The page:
<v Speaker>towards youngsters learning. And we were at a crossroads at Magwood at a time where we <v Speaker>needed to make a difference in our community with the boys and girls that we had. <v Speaker>We were very fortunate. Two years ago, to have the reading recovery program <v Speaker>bought our school, as well as some other initiatives that we have been involved in. <v Speaker>We also have found that we must involve our community in order to make that positive <v Speaker>difference. We have lots of parent workshops that we conduct throughout the year. <v Speaker>And from that, the boys and girls are seeing their parents come into the schools feeling <v Speaker>good about their parents being in the schools. <v Speaker>And that has been a very positive influence on. <v Speaker>They really recovery program specifically in just a couple of cities. <v Speaker>If you can or you. How does it work? <v Speaker>I understand it came from New Zealand. <v Speaker>Well, this is a very excellent reading recovery teacher, and I'm certain that she can <v Speaker>tell you about what happened. <v Speaker>Reading Recovery is of early intervention program for at risk first graders <v Speaker>through reading recovery instruction. <v Speaker>They develop strategies for reading, become independent.
<v Speaker>Readers and reach average levels of classroom <v Speaker>work. It was developed in New Zealand by Dr. Murray Clay, <v Speaker>who not only was an educator but was a psychologist, and <v Speaker>she developed it through observation and the first two weeks of <v Speaker>any child's reading recovery program. <v Speaker>We do know teaching. We observe the child and we take the child <v Speaker>from what they know to the next level. <v Speaker>We don't look at a child and say, well, they don't know this and they don't know that. <v Speaker>And that's what we have to teach them. We take them from what they know and build on. <v Speaker>That is why is it so revolutionary? <v Speaker>It seems to make sense as a revolutionary idea. <v Speaker>Well, I get that. And first of all, and also we uncover <v Speaker>sort of stops the clock for at risk children and gives them a chance <v Speaker>to succeed before they've entered a cycle of failure. <v Speaker>And that's why we work only with first grade children. <v Speaker>I'm curious, how does something that start in New Zealand end up in Newport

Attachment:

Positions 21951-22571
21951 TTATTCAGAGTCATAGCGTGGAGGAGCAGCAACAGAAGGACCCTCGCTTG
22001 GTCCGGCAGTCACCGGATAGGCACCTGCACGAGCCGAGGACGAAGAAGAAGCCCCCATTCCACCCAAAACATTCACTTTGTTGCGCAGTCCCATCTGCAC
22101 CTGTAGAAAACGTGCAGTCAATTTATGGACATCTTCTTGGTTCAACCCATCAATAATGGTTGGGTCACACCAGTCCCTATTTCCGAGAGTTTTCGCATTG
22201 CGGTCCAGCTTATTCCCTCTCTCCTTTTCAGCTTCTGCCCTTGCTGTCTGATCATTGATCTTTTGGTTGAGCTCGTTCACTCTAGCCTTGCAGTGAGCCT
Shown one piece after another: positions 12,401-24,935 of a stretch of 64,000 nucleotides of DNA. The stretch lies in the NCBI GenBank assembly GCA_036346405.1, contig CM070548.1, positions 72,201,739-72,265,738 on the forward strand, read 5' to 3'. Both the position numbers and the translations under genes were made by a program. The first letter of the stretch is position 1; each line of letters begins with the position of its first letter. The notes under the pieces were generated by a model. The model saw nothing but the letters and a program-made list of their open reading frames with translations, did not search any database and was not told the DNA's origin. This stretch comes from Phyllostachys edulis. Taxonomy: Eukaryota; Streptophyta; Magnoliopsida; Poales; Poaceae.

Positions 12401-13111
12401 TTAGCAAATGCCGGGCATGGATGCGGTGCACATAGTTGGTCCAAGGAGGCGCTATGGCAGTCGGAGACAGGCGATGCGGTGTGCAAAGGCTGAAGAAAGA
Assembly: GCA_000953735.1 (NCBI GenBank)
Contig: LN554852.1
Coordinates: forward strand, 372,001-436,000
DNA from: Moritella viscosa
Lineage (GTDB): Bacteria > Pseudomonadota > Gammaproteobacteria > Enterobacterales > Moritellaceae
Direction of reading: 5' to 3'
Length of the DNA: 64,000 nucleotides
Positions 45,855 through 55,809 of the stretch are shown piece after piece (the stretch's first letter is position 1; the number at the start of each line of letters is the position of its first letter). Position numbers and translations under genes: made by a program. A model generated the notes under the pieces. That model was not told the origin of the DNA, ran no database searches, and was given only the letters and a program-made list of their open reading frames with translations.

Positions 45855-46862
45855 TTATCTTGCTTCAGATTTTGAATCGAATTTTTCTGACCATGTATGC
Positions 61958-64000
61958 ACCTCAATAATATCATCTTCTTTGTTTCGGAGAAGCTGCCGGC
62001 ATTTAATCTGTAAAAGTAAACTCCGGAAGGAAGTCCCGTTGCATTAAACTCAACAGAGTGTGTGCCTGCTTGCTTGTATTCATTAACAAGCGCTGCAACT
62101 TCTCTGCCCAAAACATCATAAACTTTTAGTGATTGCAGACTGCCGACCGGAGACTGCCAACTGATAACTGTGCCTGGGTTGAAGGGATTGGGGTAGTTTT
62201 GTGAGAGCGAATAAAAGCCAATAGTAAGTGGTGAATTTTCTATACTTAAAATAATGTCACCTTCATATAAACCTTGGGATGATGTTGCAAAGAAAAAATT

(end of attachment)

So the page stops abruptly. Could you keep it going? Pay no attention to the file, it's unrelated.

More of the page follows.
<v Speaker>News, Virginia? And I understand it made a stop in North Carolina. <v Speaker>I think that your teachers went to a training session in North Carolina <v Speaker>to learn how to do this and then brought it back here. <v Speaker>Is that the way it works? <v Speaker>As we all in education are trying to find successful ways of unlocking <v Speaker>the minds of youngsters to enable them to learn. <v Speaker>We had someone in Newport News to, I think, observe in Ohio <v Speaker>and they observe the Reading Recovery program in and in session. <v Speaker>The success rate was another interesting factor. <v Speaker>Eighty five percent of the youngsters in the program successfully completed the program <v Speaker>and would never need remediation again. <v Speaker>That was the promise of the Reading Recovery program. <v Speaker>And we found that to be true. We had 91 percent of our first graders last year <v Speaker>successfully complete the program. <v Speaker>And of those 91 children who completed the program, 100 percent of them are <v Speaker>at or above grade level in second grade. <v Speaker>Just quickly, Dr. Clark or Diana Varia, is that something similar to what you might be <v Speaker>doing in Bowling Park or should you be taking some ideas from them?